Tip-enhanced Raman scattering on high-energy nanoparticles.
Nanodiamonds are becoming increasingly important in medical technology, for example as a carrier material for active ingredients. As a synthesis precursor, the explosive mixture hexolite has proven to be very efficient. By combining far-field and near-field Raman spectroscopy, it can be shown that core-shell nanoparticles have significantly more homogeneous material properties.
By: TANJA DECKERT-GAUDIG, VOLKER DECKERT.
Nanodiamonds can be synthesized highly efficiently by a controlled detonation of hexolite. They offer a diverse range of applications because they are chemically inert and exhibit high biocompatibility. Thus, they represent an alternative to conventional nanomaterials. Particularly small diamonds with homogeneous size distribution (1-5 nm) can be obtained if the hexolite nanoparticles are already as homogeneous as possible. This precursor can be generated from TNT (trinitrotoluene) and RDX (hexahydro-1,3,5-trinitro-1,3,5-triazine) using the so-called spray flash evaporation (SFE) method. To do this, for example, a TNT-RDX mixture is dissolved in acetone. At this point, it was previously unclear whether co-crystals or defined core-shell structures were generated.
In the present project, hexolite nanoparticles were therefore morphologically and chemically characterized in the far and near field using conventional Raman spectroscopy and tip-enhanced Raman spectroscopy (TERS). Since its development in 2000, TERS has proven to be a suitable analytical method for the chemical structural analysis of surfaces for a wide variety of inorganic, organic and biochemical samples. By combining atomic force microscopy (AFM) and Raman spectroscopy, objects such as carbon nanotubes, proteins, viruses, bacteria, cells, dyes, etc. can be scanned and analyzed with nanometer precision. Nanometer precise scanning and simultaneous Raman spectra can be detected. Since conventional Raman spectroscopy is a specific but not very sensitive method, modified AFM tips are used to amplify the Raman signal from molecules under the tip by several orders of magnitude. In this context, the high spatial resolving power of TERS allows localization/assignment of chemical information on the sample with nanometer accuracy.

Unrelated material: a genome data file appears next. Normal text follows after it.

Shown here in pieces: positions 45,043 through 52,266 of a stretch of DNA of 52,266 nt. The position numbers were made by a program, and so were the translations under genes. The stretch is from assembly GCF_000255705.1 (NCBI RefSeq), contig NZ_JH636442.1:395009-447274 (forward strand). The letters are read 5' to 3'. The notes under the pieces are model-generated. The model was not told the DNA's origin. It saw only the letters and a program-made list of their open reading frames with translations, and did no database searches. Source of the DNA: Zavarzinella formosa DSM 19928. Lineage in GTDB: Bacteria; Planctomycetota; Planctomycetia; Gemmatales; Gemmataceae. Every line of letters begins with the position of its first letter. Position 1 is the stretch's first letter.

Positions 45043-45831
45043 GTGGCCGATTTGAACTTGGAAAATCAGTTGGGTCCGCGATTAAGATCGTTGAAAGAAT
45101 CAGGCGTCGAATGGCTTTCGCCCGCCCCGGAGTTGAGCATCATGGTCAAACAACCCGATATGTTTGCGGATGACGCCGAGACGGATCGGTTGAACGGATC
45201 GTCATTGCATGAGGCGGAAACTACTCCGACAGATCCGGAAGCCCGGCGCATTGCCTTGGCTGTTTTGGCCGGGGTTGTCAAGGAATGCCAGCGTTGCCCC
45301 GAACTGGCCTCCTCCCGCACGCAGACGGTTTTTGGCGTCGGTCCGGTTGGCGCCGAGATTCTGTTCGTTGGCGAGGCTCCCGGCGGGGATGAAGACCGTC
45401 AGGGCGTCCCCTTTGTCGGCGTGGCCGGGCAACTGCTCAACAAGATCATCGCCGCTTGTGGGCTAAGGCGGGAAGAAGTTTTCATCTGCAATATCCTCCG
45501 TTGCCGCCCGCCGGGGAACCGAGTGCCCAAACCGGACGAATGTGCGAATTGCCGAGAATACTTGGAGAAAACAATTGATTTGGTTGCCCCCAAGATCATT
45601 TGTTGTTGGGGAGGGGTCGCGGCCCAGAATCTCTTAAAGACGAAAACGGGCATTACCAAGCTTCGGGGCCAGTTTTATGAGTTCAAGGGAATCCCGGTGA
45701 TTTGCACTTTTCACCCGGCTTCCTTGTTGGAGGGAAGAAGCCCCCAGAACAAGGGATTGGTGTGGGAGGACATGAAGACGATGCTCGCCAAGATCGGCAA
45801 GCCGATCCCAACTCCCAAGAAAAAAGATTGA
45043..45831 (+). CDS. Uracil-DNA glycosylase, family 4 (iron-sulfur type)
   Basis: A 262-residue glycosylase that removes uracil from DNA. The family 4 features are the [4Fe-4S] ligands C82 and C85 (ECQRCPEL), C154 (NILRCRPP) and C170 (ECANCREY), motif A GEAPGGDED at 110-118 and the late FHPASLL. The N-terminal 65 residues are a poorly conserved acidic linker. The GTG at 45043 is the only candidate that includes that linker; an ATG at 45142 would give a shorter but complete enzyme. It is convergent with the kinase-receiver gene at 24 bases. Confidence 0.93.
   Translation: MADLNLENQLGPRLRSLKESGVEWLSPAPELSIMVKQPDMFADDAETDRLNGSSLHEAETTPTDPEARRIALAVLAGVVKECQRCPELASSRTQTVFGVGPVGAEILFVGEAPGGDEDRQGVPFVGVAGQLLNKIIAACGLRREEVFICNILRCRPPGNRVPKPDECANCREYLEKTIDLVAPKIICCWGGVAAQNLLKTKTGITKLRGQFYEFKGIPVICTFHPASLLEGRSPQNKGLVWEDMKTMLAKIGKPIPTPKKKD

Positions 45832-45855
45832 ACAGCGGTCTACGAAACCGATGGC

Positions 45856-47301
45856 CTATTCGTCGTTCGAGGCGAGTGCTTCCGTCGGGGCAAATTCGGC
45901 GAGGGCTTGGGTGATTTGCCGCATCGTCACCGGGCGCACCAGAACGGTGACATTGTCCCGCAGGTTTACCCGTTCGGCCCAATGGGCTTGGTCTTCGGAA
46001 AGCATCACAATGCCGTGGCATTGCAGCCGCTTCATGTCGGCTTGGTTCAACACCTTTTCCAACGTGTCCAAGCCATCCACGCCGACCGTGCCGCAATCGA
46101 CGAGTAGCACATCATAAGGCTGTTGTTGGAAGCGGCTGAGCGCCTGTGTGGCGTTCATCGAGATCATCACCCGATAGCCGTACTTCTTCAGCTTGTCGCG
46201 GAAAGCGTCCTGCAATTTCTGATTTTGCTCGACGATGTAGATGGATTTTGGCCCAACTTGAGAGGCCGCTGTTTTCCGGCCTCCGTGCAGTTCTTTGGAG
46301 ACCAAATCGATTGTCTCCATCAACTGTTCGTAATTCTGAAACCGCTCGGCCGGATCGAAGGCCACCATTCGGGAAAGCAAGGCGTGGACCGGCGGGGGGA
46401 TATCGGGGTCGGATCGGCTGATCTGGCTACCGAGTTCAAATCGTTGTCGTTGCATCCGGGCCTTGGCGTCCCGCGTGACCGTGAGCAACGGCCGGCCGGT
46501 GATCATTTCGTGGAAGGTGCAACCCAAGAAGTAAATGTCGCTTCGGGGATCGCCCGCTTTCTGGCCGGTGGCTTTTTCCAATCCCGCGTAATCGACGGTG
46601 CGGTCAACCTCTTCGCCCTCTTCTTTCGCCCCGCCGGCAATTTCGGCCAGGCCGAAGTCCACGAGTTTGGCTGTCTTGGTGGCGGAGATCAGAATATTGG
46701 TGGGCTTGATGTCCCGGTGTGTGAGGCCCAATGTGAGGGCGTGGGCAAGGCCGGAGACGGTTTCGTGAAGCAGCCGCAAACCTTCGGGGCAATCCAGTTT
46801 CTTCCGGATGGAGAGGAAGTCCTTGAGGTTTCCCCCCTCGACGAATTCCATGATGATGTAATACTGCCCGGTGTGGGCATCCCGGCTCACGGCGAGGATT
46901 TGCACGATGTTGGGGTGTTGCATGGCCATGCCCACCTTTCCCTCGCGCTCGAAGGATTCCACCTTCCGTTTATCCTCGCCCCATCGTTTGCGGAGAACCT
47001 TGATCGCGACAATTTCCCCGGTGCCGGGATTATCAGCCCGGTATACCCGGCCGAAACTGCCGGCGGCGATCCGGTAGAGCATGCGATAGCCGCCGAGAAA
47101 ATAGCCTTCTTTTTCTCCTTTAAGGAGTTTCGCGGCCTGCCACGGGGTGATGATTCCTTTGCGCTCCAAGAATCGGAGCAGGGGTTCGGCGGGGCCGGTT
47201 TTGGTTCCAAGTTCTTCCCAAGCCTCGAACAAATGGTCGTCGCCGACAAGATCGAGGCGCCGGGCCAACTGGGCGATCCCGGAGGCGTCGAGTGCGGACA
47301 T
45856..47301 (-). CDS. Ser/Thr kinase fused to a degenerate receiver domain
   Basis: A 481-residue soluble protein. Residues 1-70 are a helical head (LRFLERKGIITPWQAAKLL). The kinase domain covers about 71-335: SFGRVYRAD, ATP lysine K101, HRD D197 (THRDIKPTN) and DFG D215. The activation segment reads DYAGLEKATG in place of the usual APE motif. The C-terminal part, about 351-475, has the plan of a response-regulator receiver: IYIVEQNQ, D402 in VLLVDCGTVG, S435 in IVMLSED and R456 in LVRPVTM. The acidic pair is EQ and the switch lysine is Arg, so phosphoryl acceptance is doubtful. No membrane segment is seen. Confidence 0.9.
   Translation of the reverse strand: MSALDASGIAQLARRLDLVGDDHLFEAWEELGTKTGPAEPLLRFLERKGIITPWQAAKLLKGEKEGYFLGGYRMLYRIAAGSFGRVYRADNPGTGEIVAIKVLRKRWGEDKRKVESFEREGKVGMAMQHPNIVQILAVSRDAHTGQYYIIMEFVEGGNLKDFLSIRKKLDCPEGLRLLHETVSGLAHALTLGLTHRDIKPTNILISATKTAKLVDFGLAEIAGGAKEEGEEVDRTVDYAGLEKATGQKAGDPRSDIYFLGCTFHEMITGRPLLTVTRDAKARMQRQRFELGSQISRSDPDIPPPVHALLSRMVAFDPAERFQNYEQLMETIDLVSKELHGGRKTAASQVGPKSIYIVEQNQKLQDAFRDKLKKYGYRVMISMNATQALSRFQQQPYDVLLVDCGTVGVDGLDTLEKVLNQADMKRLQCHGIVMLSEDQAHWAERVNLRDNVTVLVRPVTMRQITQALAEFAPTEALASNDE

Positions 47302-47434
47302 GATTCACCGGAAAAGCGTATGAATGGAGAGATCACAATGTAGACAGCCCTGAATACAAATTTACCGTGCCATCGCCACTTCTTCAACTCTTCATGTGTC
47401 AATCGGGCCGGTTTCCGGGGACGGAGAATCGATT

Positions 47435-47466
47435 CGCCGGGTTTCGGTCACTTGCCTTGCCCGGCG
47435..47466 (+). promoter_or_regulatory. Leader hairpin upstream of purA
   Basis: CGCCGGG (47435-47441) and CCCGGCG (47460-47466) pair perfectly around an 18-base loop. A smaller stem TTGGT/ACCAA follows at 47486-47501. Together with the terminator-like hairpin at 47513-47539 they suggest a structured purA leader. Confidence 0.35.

In Fig. 1a, three example spectra from the measurements on 15-20 nm small hexolite particles are shown. It is clear that a clear distinction of the components is possible on the basis of marker bands (red – TNT, green – RDX). On all investigated nanoparticles, 80-100% of all spectra showed the TNT characteristics, a clear indication that TNT covers almost the entire particle surface.
In contrast, either only RDX or TNT-RDX mixed spectra were detected on micrometer-sized particles in conventional Raman measurements (see Fig. 1b). The obtained data clearly show the different information obtained in near- and far-field Raman experiments. Due to the shallow penetration of the signal-amplifying field at the TERS tip, the molecules of the shell were selectively detected in these measurements. The far-field measurements, on the other hand, provided averaged information of the whole sample at the laser focus, whose main component is obviously mainly RDX.
Based on the results, it was possible to directly conclude a core-shell structure of the studied hexolite particles, in which an RDX core is surrounded by TNT. The formation of core-shell particles in the SFE process can most likely be attributed to the significantly higher solubility of TNT in the solvent used. Consequently, RDX seed crystals are formed first, on which TNT crystallizes.
The experimental combined approach of near- and far-field Raman spectroscopy presented here can in principle be used for morphological and molecular structural investigation of core-shell particles on the nanometer scale.